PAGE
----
English as a Second Language Curriculum

The mission of the ESL component of the Writing Program is to help non-native speakers achieve college-level proficiency in English speaking, reading, and writing. Our ESL seminars (WR 097 and WR 098) prepare students for the challenges they will face in subsequent Writing Seminars (WR 100 and WR 150) and in the courses they will take throughout their college careers.

The ESL course sequence teaches students to read critically, speak articulately, and write effectively. The seminars place an emphasis on the structure of language as a basis for effective analytical writing. Students examine cultural differences in strategies for classroom discourse and learn the rhetorical conventions of academic English.

Enrollment in Writing Program courses for students whose first language is not English is based upon placement test results. ESL students who do not advance immediately to WR 100 will be placed either in WR 097 or WR 098. Initial placement in WR 097 requires completion of WR 098 in the next semester, prior to taking WR 100. Students enrolled initially in WR 098 proceed thereafter to WR 100.

Guiding Principles

The goal of the ESL program is to help ESL international students achieve a balance of language skills that would allow them to perform competently—and on a par with their native peers—the academic writing tasks relevant to their majors.

The ESL course sequence is designed to enhance the ability to read critically, discuss effectively, and present ideas in correct, coherent, and effective writing. Grammar topics are covered within the context of writing, through targeted teaching of linguistic structures and workshops on patterns of errors identified in students’ writing.

A major goal is also to cultivate awareness of the rhetorical conventions of academic English and to train the students to apply culturally appropriate strategies for maintaining disciplinary discourse.

WR 097

The course is designed to set the foundation for college writing and prepare students for the challenges of WR 098 and subsequent mainstream courses. Students learn to employ the structures and vocabulary appropriate to academic writing. Assigned readings provide models for analysis and discussion that help students recognize and emulate the processes used in academic texts.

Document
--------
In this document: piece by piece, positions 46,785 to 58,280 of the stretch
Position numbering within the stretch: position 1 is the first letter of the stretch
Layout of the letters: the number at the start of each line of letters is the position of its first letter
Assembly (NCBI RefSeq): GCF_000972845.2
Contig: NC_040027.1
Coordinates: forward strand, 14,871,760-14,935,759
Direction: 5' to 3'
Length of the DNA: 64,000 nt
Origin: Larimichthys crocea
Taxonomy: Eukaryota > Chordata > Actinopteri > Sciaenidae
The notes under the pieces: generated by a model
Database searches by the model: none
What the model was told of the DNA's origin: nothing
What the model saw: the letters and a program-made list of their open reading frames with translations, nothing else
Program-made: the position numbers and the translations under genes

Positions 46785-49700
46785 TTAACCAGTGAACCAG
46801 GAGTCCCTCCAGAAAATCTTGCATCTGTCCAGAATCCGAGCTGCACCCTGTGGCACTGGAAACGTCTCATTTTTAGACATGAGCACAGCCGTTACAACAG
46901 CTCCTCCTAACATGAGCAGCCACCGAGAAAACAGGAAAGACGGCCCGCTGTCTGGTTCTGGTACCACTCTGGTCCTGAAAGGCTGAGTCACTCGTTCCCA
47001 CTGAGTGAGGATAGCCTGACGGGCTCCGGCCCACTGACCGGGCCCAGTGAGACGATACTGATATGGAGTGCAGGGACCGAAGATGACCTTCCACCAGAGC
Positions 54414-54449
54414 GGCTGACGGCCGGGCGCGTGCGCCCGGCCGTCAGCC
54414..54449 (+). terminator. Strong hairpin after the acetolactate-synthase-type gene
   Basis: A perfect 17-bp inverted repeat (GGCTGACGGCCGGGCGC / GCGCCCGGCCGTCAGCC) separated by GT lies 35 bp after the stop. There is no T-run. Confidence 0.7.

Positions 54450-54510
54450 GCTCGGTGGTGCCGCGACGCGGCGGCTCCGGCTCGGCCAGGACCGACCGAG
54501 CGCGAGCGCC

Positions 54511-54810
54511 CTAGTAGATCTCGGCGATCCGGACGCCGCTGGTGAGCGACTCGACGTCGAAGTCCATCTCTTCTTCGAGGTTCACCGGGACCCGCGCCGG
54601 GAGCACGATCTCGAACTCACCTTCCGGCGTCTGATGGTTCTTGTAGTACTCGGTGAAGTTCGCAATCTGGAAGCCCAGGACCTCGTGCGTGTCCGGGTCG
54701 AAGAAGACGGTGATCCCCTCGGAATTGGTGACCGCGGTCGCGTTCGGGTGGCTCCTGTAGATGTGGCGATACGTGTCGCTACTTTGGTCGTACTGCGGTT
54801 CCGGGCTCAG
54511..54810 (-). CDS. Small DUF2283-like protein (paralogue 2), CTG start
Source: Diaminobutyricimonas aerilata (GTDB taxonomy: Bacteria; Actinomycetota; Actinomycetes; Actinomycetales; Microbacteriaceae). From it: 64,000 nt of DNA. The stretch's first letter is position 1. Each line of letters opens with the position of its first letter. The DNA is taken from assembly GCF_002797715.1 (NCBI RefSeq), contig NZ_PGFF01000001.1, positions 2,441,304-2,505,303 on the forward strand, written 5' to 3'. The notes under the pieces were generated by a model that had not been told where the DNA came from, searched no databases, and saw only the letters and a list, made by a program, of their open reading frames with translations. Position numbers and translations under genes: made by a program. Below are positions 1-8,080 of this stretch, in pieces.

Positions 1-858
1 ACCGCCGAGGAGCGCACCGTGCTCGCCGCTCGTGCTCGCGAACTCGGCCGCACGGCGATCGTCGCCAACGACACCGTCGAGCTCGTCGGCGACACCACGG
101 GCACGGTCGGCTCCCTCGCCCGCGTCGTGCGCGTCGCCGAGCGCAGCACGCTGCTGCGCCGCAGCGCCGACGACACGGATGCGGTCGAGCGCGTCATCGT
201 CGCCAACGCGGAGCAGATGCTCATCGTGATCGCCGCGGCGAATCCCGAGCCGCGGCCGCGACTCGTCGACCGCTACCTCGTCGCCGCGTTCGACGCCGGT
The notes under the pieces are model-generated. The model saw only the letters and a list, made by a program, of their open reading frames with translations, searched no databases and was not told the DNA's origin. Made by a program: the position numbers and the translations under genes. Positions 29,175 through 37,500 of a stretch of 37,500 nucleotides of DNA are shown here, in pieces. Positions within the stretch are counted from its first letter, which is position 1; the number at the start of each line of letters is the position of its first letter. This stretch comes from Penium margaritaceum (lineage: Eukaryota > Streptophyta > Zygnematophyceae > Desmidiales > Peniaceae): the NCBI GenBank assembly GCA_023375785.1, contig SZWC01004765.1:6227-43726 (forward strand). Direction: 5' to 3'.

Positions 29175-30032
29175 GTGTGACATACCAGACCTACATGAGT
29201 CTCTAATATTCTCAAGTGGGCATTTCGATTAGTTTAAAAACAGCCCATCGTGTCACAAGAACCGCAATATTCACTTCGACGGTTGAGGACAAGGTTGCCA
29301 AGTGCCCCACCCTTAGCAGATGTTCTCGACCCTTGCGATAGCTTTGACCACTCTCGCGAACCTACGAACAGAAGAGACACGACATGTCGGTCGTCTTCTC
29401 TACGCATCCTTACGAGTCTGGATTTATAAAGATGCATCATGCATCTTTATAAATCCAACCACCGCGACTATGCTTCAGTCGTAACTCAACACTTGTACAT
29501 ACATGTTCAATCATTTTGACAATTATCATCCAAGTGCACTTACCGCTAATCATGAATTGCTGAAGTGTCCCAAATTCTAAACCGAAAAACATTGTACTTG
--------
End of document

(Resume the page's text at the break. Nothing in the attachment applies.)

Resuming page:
• use effective strategies for reading college-level texts and for acquiring new vocabulary in academic contexts
  • begin to build up a logical analytical argument in a short essay
  • express ideas using a controlled range of structures
  • identify and practice various writing styles and formats
  • fluently perform classroom language functions
  • understand the culture of the American academic classroom
  • acquire knowledge of basic grammar and meta-language
  • begin to perform meta-cognitive and self-reflective tasks


Reading comprehension; discussion and oral presentation skills; vocabulary development; grammar and mechanics; sentence-level correctness; paragraph coherence

  • The syllabus is organized in four units which illustrate different genres and disciplines and progressively build fundamental writing skills.
  • The teaching of grammar is in context, organized in targeted structures to respond to linguistic needs across the class, as well as to map out individual student agendas.
  • The special emphasis on public speaking facilitates fluency and communicative confidence.
  • As the course is the entry level to college, a component on academic acculturation (developing basic academic skills) is put in place.